Experimental Babington Ball For Burning Waste Vegetable Oil
We've teamed up with Yellow Heat to bring you a really cool device called
a Babington Ball that can be used to build an experimental waste oil heater with.
Yellow Heat went back & looked at all the expired patents for this
ingenious little device and created their version for use in building small experimental waste oil heaters.
The ball is made from mild grade steel and formed into a sphere with a 1/4" threaded hole on one side
and 3 small holes at 174°, 180° and 186° from the main inlet hole. The holes are laser
cut with exact precision at 0.010" diameter. We also have two additional configurations as well.
Two Configurations Available
How It Works
Air is passed through the large hole on the ball at about 20-30 psi. The pressurized air then exits
through the 3 tiny laser cut holes on the other side. Oil is then drizzled down over the ball near these
holes. The pressurized air atomizes the oil into a fine mist that can then be ignited by an electrode
forming a flame front.
Tips & TricksUse a low air pressure, 30 psi will do it. An air-brush compressor is low energy and quiet and sufficient.
The balls are tapped for a 1/4" inlet, and mounting them on a piece of small pipe is appropriate.
The pump is often the issue. You need a small fuel stream with a steady delivery. I use a gear pump for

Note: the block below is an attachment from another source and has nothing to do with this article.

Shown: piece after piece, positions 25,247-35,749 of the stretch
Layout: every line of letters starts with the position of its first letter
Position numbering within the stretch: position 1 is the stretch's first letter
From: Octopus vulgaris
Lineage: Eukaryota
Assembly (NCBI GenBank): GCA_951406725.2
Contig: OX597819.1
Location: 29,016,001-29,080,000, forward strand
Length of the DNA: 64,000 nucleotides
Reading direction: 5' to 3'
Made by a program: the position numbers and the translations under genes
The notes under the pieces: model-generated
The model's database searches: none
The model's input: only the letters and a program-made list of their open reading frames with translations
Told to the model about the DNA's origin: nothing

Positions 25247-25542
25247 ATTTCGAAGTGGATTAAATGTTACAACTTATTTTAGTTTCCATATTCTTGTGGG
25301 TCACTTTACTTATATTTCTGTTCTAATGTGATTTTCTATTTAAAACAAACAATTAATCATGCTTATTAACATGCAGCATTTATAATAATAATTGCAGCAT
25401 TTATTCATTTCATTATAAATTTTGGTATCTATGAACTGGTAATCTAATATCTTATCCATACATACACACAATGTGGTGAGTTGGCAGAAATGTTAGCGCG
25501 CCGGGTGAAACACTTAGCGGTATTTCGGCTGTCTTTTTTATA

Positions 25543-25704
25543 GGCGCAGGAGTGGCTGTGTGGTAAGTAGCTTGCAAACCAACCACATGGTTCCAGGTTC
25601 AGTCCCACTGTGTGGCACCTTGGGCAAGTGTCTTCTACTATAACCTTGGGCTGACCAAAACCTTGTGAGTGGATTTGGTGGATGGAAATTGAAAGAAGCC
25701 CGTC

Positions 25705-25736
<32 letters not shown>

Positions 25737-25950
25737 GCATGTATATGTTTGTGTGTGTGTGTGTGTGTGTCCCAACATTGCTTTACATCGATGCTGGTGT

ease of priming and steady delivery. A clock motor would reduce the flow enough. A standard fuel pump
from a normal burner run at about 200 rpm delivers enough fuel.
Much of the oil delivered to the ball is not burned, so a return oil stream is needed.
Enough height to have it flow back to the drum avoids the need to have a return pump.
Ignitors need to be placed in front of the fuel spray. Standard ceramic ignitors will work.
Dirty vegetable oil causes a buildup of carbon on the ignitors, so make them easily removable
and cleanable. Standard ignition systems deliver 14000 volts, more than standard wires can handle
without leaking voltage. Use high voltage wires, or standard wires inside of vinyl tubing for extra
insulation. Use a standard ignition control system for safety. I use continuous spark from a Honeywell
Here's a few tips & tricks from Yellow Heat on how to operate a babington ball.
Click Here for instructions from Yellow Heat on using a Babington Ball.
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(1) Babington Ball